US 7561775 B2
A protection system for a fiber optic coupling having a first housing with a guide slot in a side wall includes a protective cap with a slot in a side wall and defining a passage for receiving the first housing whereby the protective cap slot aligns with the guide slot in the first housing and a protective shutter pivotally connected to the protective cap for covering a distal end of the fiber optic coupling.
1. A protection system for a fiber optic coupling, the fiber optic coupling having a first housing with a guide slot in a side wait the system comprising:
a protective cap including a slot in a side wall and defining a passage for receiving the first housing whereby the protective cap slot aligns with the guide slot in the first housing; and
a protective shutter pivotally connected to the protective cap and configured to cover a distal end of the first housing of the fiber optic coupling.
2. The protection system of
This application claims priority to U.S. Provisional Application No. 60/944,926, filed Jun. 19, 2007 and entitled, “Fiber Optic Protective Shutter,” which is herein incorporated by reference. This application is a continuation-in-part of U.S. patent application Ser. No. 11/508,446, filed Aug. 22, 2006 now U.S. Pat. No. 7,315,682 and of the same title, which application has been allowed, and which application is herein incorporated by reference.
In the optical fiber field, light-guide fibers are used in optical transmission systems wherein the fibers are connected end-to-end to transfer light or optical energy. Often, fiber ends may be damaged by adverse environmental hazards, particularly at the location where optical fibers terminate in connectors. In particular, dust, dirt, and debris may impair the optical transmission capabilities of the fiber. Also, since a laser beam passes through the fiber, an operator's eyes may easily be injured while the connector is not in use or is not covered. Hence, the mating end of a fiber connector is often covered when not in use or not connected.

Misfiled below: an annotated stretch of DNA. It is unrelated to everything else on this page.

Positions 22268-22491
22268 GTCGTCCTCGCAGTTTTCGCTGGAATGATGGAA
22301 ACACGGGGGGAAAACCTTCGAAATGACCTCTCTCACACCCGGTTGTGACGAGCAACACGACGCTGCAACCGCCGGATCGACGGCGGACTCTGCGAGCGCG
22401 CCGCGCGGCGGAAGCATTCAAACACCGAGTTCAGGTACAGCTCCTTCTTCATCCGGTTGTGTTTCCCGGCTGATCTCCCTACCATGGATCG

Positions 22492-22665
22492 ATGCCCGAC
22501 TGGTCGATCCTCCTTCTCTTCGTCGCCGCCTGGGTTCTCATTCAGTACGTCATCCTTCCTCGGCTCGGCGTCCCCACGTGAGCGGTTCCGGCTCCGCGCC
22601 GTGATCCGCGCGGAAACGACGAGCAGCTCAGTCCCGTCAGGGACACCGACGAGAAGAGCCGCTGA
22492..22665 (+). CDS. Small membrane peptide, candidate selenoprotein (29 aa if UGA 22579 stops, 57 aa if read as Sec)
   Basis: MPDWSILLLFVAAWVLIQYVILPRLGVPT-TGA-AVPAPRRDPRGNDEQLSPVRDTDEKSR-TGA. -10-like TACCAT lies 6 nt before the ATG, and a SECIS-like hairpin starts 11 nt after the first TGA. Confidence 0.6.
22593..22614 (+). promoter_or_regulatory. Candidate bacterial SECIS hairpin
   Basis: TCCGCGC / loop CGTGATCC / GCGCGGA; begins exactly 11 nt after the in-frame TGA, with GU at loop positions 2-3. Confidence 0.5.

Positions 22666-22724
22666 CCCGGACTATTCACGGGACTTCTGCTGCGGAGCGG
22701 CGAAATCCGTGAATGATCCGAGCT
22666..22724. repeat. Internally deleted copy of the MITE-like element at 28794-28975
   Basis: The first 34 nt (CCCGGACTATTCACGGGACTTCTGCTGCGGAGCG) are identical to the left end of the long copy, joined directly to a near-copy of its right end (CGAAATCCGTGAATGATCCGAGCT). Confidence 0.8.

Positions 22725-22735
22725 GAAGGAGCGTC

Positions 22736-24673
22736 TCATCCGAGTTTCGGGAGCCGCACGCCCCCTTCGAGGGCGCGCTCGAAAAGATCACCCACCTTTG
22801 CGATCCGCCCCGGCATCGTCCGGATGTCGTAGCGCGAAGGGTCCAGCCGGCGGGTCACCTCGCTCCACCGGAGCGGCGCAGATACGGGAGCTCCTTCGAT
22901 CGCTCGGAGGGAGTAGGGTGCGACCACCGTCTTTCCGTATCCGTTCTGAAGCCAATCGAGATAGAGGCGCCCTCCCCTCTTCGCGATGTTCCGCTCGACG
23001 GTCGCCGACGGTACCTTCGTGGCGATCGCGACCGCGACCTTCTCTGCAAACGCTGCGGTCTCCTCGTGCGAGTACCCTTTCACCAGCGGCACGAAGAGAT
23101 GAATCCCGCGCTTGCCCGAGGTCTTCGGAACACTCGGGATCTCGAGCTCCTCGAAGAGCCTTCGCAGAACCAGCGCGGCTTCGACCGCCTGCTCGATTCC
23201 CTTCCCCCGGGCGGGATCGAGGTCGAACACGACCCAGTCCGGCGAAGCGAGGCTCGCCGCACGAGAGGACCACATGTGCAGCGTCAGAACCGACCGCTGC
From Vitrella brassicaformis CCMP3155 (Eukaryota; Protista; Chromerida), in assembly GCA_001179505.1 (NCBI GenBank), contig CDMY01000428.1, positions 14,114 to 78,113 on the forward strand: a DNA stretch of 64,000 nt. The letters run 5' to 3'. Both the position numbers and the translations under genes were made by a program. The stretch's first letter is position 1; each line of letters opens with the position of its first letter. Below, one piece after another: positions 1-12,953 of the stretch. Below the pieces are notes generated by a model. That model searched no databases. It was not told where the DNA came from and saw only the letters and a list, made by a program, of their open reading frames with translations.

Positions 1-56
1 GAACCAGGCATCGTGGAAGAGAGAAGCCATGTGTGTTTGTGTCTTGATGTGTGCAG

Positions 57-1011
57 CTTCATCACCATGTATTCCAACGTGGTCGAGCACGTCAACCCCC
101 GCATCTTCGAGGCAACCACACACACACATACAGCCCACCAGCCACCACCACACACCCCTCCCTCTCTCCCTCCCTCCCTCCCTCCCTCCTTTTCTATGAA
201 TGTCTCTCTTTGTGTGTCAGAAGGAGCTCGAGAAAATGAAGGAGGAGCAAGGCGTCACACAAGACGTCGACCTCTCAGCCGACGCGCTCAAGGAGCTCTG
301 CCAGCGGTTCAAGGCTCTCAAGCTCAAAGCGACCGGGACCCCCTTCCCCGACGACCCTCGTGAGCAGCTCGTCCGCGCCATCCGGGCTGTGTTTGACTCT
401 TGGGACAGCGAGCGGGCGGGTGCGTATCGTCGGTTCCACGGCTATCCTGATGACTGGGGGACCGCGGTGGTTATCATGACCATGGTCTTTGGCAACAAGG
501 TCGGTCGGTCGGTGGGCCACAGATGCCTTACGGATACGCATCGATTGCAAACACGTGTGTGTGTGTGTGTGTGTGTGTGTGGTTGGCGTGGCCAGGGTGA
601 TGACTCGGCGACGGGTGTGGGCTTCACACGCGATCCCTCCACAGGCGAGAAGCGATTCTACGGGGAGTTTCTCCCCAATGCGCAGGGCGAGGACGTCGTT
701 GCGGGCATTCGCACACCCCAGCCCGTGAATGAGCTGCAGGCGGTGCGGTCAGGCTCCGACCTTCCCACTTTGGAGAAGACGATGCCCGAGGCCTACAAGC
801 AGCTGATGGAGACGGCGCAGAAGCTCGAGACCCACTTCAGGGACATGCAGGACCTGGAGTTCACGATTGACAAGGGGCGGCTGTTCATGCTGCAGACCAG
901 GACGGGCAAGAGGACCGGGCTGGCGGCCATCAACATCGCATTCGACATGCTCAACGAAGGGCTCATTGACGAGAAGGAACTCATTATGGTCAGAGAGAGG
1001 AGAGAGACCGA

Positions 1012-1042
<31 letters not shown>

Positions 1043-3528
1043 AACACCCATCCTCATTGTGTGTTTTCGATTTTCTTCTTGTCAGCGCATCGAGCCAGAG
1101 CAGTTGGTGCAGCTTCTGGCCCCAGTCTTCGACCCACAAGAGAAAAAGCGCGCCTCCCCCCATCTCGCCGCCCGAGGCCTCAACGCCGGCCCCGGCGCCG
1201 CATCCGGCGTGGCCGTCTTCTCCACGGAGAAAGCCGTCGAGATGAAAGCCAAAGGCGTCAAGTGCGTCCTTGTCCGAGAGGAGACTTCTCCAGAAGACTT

In general, in an aspect, the invention is directed to a protection system for a fiber optic coupling, the fiber optic coupling having a first housing with a guide slot in a side wall. The system includes a protective cap including a slot in a side wall and defining a passage for receiving the first housing whereby the protective cap slot aligns with the guide slot in the first housing, and a protective shutter pivotally connected to the protective cap for covering a distal end of the fiber optic coupling. The protective shutter can be configured to attenuate electromagnetic radiation in at least one of the near infrared range or the infrared range.
In general, in another aspect, the invention is directed to a protective shutter for a fiber optic coupler to prevent dust and other contaminants from entering the coupler. The shutter includes a protective cap configured to protect fibers in a fiber optic connection, and a lid pivotally connected to a protective cap. The protective shutter can be configured to attenuate electromagnetic radiation in at least one of the near infrared range or the infrared range.